I thought folks in this discussion would find some of our resources of use;


  • - the Hub for learning and virtual worlds - podcasts, best practices, discussions and more.


  • RezEd's best practice collection:


  • RezEd's podcast collection:

    Global Kids report for MacArthur on:

  • virtual worlds and learning:
  • virtual worlds and non-profits:
    Here is a link to about 80 or so videos on YouTube from our programs in Second Life, ranging from dance parties with Henry Jenkins, social entrepreneurs projects in a teen jail, a summer science program linking teens across the country with paleontologists in the field in Tanzania, and a high school freshman level science class.

    I will see if this system lets me embed a few below:


  • At nearly 10,000 views, teen machinima on child soldiers:
  • I Dig Tanzania:
  • Mark Kingdon, Linden CEO, on education in SL:
  • Henry Jenkins/Harry Potter Fandom Dance Party in Second Life:
  • 170

    I am trying to respond to the video - when it asks for my user name and password I enter it and hit the button but nothing happens. Might it not be Mac friendly?


    This is just a fantastic forum---I'm so glad it is going both for the affordances of Second Life and other virtual worlds AND for the deep structure of pedagogy. I'm not an SL'er . . . .but I've gone through worlds with others who have build avatars and I've been the one who had all the fun (I guess this is why I'm so empathic toward the "lurkers" who read my blogs but don't comment . . . riding along on the avatar someone else has carefully created and then asking all these questions about "can we do this?" and "can we do that?" is a bit like being a professional lurker). In any case, I agree that building a classroom and listening to a lecture in SL seems like, well, building a classroom building in the real world and listening to a lecture. Some times, if you have an absolutely spellbinding lecturer, it's not bad . . . but there are other ways to communicate, other formats to learn with, and other kinds of pedagogy, some of it face-to-face and some of it not. SL can overcome space---that isn't trivial. It can allow one's imagination to expand to different forms of interaction. If Croquet reaches the next stage, it will do this even more vividly and interactively . . . and I hope we aren't all using it for building classrooms. I really like Mechelle's point about disabled kids and the affordances of virtual environments for those who may have physical limitations but boundless imagination. Exciting potential there.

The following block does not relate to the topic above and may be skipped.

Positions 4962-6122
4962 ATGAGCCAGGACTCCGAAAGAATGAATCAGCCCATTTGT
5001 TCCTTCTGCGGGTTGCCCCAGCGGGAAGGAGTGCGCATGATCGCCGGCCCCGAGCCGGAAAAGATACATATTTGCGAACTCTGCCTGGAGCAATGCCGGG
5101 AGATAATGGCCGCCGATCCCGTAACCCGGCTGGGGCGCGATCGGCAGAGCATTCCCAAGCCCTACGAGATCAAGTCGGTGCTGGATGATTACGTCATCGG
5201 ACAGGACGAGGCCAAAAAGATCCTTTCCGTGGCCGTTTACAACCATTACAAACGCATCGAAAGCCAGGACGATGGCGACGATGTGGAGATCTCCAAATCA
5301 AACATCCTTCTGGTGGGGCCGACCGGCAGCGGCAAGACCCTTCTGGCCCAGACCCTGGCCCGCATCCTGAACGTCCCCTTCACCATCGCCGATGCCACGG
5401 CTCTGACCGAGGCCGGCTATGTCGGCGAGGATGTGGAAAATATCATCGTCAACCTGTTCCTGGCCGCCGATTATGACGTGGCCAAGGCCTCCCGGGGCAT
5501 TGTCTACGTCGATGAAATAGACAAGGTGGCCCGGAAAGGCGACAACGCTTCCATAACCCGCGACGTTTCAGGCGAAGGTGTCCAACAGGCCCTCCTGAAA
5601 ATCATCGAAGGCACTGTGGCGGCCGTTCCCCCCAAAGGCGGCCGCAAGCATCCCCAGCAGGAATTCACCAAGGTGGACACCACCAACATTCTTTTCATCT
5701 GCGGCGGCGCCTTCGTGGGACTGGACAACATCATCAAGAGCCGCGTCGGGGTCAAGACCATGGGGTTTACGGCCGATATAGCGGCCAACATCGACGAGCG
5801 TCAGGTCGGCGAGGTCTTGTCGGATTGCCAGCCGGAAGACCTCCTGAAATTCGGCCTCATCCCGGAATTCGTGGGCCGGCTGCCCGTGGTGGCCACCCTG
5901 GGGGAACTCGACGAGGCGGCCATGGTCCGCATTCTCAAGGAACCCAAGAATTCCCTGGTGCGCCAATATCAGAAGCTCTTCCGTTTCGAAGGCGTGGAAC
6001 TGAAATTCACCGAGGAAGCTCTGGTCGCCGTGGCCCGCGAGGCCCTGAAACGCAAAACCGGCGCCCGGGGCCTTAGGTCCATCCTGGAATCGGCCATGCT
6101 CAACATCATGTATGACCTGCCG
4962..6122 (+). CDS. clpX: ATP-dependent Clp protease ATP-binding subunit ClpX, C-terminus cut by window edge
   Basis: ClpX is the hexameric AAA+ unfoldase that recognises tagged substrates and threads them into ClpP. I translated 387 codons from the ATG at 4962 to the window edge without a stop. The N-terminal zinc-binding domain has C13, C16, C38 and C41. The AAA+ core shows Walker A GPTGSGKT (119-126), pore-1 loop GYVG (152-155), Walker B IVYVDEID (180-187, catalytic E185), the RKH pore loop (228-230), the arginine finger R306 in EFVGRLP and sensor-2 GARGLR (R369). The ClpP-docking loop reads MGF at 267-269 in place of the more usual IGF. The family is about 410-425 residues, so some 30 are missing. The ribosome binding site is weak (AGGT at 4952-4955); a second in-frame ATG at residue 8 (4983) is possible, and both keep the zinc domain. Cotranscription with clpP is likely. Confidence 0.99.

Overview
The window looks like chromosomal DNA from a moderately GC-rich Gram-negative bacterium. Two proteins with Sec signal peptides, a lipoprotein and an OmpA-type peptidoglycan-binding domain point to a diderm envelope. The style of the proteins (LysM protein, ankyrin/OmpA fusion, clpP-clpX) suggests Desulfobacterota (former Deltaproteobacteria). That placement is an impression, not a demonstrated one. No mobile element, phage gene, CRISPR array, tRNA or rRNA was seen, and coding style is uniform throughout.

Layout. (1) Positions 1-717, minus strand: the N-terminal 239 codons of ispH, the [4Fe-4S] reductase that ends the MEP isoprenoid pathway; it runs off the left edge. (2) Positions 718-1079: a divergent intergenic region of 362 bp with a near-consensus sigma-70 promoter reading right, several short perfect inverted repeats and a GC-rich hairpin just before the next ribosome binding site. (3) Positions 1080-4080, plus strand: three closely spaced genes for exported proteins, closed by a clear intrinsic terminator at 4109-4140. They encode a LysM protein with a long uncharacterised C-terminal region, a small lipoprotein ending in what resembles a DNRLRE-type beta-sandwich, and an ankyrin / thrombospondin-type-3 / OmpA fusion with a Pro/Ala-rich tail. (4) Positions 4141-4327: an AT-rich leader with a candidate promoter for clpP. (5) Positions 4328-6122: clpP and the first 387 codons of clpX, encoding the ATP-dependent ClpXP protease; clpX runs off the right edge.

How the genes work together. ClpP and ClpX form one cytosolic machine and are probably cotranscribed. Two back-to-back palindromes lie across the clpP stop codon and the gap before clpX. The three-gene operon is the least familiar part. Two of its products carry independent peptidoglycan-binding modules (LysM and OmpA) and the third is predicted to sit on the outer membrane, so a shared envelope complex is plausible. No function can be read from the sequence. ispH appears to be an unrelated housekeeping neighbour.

Anyway, thanks for a great conversation. I really enjoyed this and love the image of television makes crappy radio (although one of my fav bands is TV on the Radio . . . "Wolf Like Me" is the song that gets me revv'd when I need one too and sometimes it is useful, in the history of technology, to think cross-technologies to envision exactly what it is that a new technology does well and then what it does not. Thanks for that.)


    Hi Barry,

    I haven't actually recorded in Seesmic so am not the best person to offer help here (does someone else have tips?), but I would suggest going to Seesmic ( directly to give it a shot.  You can experiment with recording there, and can find the above conversation by searching for user "anaventura."  Whatever you record to the conversation in Seesmic will show up in the widget above, and that may be easier than trying to record directly into the widget (if that is, in fact, what you were trying to do).    Erin


    I recently returned from the second west coast conference on virtual worlds and what was very clear is that there was a dearth of academics, particularly those in the humanities present; and the emphasis on education was minimal. Most of the issues raised by Anaventura were under discussion and all developers and participants in these VW's have similar issues across applications. The lawyers have published numerous tracts on these issues, anthropologists and sociologists have and are currently studying these cultures, not just in Second Life but in the plethora of other VW's that are being used. Interestingly, there is more to virtual life than SL or Croquet (in fact Duke, where the developers of Croquet currently reside, has chosen a different platform for their business school). Interoperability is everyone's concern. The issue of Linden Labs owning SL is an excellent issue of more than a pragmatic nature yet no serious philosopher has addressed this issue (think Plato) but the lawyers have.